This study demonstrates that total NNAL in urine of smokers collected years before cancer diagnosis is significantly associated with their subsequent risk of developing lung cancer. These findings corroborate the large body of laboratory data on NNK carcinogenicity in animals, further strengthening the notion that NNK in tobacco smoke is a major contributor to lung cancer in smokers.
This study also shows that among smokers with comparable smoking history, there is a close to 9-fold variation in subsequent risk of lung cancer between those with high versus low levels of urinary total NNAL and total cotinine. These findings have public health implications. Our results suggest that levels of total NNAL and total cotinine in urine are important predictors of lung cancer risk in cigarette smokers, beyond the predictive indices of smoking intensity (number of cigarettes smoked per day) and duration (number of years of regular smoking). We believe these two non-invasive biomarkers of tobacco smoke exposure can serve as the starting point of an individual-based, predictive model for lung cancer risk in a smoker. Tobacco smoke contains at least 60 established carcinogens such as polycyclic aromatic hydrocarbons (PAH), 1,3-butadiene and other volatile carcinogenes (6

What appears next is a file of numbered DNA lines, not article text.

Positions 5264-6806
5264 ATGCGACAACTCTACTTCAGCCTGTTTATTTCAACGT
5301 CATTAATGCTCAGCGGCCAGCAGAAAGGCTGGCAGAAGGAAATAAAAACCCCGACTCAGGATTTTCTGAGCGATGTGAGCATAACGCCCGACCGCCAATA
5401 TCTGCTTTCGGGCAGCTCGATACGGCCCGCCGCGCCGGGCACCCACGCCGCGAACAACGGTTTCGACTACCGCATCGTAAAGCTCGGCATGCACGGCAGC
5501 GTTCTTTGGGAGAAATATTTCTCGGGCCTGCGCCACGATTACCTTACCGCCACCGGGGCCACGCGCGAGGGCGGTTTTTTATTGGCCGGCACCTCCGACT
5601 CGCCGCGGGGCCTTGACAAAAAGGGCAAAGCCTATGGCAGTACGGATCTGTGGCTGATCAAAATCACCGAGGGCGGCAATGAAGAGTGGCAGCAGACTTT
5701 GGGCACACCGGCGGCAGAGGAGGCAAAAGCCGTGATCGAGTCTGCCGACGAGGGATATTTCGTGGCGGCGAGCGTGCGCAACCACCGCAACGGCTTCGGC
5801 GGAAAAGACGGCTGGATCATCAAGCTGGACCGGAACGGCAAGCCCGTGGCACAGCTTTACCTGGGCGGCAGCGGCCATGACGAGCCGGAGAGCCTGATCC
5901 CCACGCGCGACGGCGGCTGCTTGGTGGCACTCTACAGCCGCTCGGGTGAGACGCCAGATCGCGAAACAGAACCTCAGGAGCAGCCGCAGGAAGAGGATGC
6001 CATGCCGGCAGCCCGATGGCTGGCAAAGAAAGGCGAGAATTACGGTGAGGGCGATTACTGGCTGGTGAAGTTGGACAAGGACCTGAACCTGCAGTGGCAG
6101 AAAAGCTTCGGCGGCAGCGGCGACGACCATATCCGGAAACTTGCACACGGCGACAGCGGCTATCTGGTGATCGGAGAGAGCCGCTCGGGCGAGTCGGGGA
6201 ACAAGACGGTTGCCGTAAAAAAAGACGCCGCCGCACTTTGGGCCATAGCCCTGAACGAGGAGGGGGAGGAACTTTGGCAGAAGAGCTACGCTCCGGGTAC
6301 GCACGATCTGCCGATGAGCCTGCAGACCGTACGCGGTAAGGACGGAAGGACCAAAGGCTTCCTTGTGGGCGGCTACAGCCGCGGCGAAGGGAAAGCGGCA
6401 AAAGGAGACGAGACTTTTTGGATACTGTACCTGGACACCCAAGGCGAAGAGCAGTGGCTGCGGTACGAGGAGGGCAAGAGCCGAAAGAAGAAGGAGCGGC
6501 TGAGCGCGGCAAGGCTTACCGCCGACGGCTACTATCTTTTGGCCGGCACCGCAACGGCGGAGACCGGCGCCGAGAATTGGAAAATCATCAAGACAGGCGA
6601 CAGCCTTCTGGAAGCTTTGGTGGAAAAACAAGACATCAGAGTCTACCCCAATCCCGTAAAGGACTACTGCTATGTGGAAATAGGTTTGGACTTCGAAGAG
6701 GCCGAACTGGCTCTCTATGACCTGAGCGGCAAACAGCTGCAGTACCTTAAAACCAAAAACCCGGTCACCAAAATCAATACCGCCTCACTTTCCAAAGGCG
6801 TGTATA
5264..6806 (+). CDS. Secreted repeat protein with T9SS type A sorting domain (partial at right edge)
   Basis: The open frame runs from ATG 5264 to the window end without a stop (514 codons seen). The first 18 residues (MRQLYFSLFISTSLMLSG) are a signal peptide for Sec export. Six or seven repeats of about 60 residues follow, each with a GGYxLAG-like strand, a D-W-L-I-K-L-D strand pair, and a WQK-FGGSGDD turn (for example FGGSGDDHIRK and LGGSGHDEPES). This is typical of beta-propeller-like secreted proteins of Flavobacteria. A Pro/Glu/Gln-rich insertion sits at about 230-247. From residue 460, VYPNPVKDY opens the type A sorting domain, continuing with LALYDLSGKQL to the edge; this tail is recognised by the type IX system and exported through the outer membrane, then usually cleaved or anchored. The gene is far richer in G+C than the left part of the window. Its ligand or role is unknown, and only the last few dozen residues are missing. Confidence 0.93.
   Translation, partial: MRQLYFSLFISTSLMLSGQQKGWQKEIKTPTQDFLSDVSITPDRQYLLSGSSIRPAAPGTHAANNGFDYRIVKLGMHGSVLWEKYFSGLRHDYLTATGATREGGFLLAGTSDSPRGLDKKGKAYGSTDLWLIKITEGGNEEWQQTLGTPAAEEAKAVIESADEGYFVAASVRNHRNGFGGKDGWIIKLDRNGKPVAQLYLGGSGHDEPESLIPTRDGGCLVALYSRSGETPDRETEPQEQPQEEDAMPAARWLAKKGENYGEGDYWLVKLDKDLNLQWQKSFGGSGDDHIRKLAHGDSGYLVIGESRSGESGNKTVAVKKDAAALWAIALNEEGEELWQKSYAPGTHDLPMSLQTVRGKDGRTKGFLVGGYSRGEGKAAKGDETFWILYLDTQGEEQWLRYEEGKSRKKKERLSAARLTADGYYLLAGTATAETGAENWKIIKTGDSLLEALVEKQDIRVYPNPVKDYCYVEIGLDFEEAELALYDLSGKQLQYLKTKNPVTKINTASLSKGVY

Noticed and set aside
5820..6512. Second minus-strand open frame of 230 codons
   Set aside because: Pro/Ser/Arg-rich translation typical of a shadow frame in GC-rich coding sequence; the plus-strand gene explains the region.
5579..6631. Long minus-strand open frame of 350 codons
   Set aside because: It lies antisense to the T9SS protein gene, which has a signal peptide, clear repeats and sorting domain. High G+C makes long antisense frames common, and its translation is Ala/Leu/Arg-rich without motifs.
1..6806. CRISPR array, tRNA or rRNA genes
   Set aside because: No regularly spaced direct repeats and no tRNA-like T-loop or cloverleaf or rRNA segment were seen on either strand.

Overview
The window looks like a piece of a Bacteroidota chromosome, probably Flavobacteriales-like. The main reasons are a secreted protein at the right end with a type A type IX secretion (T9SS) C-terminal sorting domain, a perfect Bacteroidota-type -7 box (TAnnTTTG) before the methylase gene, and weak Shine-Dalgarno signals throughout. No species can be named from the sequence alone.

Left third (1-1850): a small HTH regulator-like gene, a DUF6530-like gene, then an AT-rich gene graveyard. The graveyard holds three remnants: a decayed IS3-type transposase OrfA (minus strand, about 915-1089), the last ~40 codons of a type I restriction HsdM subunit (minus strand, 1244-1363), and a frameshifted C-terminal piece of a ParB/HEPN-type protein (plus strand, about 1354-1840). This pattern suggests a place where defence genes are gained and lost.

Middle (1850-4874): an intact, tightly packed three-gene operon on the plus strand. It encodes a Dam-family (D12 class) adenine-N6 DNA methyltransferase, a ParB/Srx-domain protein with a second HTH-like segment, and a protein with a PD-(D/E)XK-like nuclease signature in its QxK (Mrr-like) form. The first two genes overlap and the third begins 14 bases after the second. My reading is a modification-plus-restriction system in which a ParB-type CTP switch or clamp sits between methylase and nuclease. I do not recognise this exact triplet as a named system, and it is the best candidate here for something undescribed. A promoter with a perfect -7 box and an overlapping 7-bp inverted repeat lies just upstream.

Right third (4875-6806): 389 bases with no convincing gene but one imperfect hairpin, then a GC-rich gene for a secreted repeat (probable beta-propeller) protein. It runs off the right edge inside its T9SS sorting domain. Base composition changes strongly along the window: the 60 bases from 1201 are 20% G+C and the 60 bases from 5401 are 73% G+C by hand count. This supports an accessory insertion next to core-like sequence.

). Inclusion of some of these as-yet-to-be developed biomarkers is likely to be critical in rendering the eventual risk assessment model as an useful tool in predicting the lifetime risk of lung cancer in an individual smoker.